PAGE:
Edit Yourself

One of the most stressful aspects for any writer can be the editing process. How can you possibly be expected to take the pages and pages of material you have poured your heart into and trim it down to the average 20,000-word manuscript? It’s like asking a mother to choose her favorite child. Thankfully, the answer is surprisingly simply: Hire a good editor.

Now you might be worried that an editor is going to completely change your creation and leave you with barely a resemblance of what you originally penned. And who can blame you. Thanks to the movies, most of us think of editors as Meryl Streep’s deliciously wicked Miranda Priestly in The Devil Wears Prada. And while the literary world certainly has its share of these editorial villains, most editors you come into contact with will be less venomous. Here are some of the qualities you should look for when hiring an editor:

  • Someone with a background in English or journalism. People proficient in either of these disciplines pretty much have an internal editor built in them, so they understand the value of choosing the right words and arranging them in the most succinct way.
  • Ask for references and samples. Any editor worth their salt will be able to give you examples to back up their experience. If they don’t, proceed with caution.
  • They are accessible. If at all possible, meet with your potential editor in person. This gives you an opportunity to get a better handle on their personality. Remember, you’ll be working closely with this person. If you don’t think you’ll be able to collaborate with them effectively, keep looking!

Once you’ve found an editor you feel you can work with, sit down and have an in-depth conversation with him or her. Be very clear with what you want edited. If you just want to make sure your grammar and punctuation are in place, say so. Or if you need the editor to also suggest page and chapter breaks, along with ways to help your copy flow better, tell him or her. Never assume. And be patient. Editing is an art, but so often it gets treated (much like writing) as if it is something that anyone can do. Set realistic expectations and deadlines. Communication is crucial, but avoid the constant pestering of, “Are you done yet?” My motto when I’m editing is, “If I don’t find time to do it right, how will I find time to do it over?”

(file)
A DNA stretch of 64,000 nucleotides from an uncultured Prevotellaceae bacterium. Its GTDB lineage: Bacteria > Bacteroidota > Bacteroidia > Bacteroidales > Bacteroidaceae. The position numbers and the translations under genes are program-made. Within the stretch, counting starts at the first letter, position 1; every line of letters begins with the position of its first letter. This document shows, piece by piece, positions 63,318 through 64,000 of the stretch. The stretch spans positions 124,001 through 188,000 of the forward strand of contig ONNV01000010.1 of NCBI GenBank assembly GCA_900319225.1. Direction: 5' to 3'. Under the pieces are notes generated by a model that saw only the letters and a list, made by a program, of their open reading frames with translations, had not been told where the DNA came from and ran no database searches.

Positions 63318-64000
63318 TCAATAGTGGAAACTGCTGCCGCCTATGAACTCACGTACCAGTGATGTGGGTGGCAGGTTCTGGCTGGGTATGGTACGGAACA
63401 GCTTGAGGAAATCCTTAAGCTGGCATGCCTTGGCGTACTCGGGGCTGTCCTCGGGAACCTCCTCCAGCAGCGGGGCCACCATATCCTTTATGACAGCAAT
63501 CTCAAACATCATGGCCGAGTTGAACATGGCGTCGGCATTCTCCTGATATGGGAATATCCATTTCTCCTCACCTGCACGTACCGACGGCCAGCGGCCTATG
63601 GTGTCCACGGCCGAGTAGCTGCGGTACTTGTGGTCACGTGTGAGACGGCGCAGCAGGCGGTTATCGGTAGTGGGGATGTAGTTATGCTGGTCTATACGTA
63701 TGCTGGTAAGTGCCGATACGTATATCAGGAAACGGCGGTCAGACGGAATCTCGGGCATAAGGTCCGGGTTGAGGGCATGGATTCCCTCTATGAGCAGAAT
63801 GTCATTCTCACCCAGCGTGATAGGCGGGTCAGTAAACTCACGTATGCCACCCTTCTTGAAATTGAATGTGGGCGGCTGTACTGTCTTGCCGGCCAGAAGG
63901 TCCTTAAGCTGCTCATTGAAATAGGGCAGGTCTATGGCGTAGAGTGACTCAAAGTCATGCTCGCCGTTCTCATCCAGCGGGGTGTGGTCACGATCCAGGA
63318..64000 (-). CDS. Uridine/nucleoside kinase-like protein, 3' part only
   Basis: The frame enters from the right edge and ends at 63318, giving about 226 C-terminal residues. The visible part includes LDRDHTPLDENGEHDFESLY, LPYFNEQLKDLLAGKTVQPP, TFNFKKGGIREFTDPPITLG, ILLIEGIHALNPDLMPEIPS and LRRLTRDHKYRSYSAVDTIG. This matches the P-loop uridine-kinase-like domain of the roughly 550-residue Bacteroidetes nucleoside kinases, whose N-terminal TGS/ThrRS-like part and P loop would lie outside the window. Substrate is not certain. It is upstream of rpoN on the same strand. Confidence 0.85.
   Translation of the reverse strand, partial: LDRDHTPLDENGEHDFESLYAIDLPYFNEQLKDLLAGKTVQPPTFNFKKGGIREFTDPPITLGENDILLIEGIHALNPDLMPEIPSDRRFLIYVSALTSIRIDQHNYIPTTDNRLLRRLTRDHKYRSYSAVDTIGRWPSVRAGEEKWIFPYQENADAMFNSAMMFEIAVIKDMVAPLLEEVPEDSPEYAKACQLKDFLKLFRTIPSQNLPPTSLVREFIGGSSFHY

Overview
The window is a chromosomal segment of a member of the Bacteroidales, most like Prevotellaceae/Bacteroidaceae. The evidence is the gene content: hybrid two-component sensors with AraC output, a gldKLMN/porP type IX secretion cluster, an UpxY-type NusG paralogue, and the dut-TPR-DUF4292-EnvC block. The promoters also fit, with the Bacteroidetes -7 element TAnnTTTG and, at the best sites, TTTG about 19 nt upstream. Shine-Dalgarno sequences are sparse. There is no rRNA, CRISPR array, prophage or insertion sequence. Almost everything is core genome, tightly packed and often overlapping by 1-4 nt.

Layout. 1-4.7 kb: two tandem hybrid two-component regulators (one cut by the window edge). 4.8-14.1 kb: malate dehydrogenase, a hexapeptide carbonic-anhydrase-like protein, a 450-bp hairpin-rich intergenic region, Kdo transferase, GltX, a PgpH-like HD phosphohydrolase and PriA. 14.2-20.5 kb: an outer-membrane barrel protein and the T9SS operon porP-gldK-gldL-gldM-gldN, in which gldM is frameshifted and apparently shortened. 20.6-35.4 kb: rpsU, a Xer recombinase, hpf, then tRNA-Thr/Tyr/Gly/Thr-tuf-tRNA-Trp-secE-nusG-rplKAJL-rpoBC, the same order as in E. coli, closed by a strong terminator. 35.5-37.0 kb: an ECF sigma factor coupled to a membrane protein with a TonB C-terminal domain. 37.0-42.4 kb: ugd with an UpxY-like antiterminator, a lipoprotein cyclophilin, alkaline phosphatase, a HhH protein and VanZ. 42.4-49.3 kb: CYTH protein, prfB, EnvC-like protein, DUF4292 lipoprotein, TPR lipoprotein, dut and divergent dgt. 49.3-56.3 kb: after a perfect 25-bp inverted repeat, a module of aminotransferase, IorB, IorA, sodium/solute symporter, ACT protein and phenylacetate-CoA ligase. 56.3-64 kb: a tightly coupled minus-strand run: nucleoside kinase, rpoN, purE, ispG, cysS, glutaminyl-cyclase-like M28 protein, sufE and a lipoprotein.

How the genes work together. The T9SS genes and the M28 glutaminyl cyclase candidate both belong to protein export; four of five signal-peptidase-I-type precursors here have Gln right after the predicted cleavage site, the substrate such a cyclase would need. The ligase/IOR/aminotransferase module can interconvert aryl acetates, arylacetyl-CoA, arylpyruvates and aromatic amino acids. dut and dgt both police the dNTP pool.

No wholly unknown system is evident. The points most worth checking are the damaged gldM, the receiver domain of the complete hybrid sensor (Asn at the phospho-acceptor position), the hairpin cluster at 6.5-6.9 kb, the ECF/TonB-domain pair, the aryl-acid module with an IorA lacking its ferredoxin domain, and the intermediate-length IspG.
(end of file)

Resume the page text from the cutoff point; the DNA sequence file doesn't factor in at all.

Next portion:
Yes, hiring an editor is an added expense when you’re self-publishing, but if you want to be seen as a credible author, it’s an expense you can’t really afford to shortchange — especially in the age of digital publishing. Because whether you publish via the web or in print, hiring an editor will give you more confidence about your finished product because you’ll know that you took the time to do it right.

About Sarah Hovis

Freelance wordsmith, arts appreciator, grammar geek, sports spectator, stationery snob, and world traveler, Sarah charts her own course as the owner of saliho creative. She uses her creative mind and engaging dialogue to fearlessly bring the written word to life in print and online… all while keeping a watchful eye out for the next literary adventure. You can reach her at sarah@rochestermedia.com.

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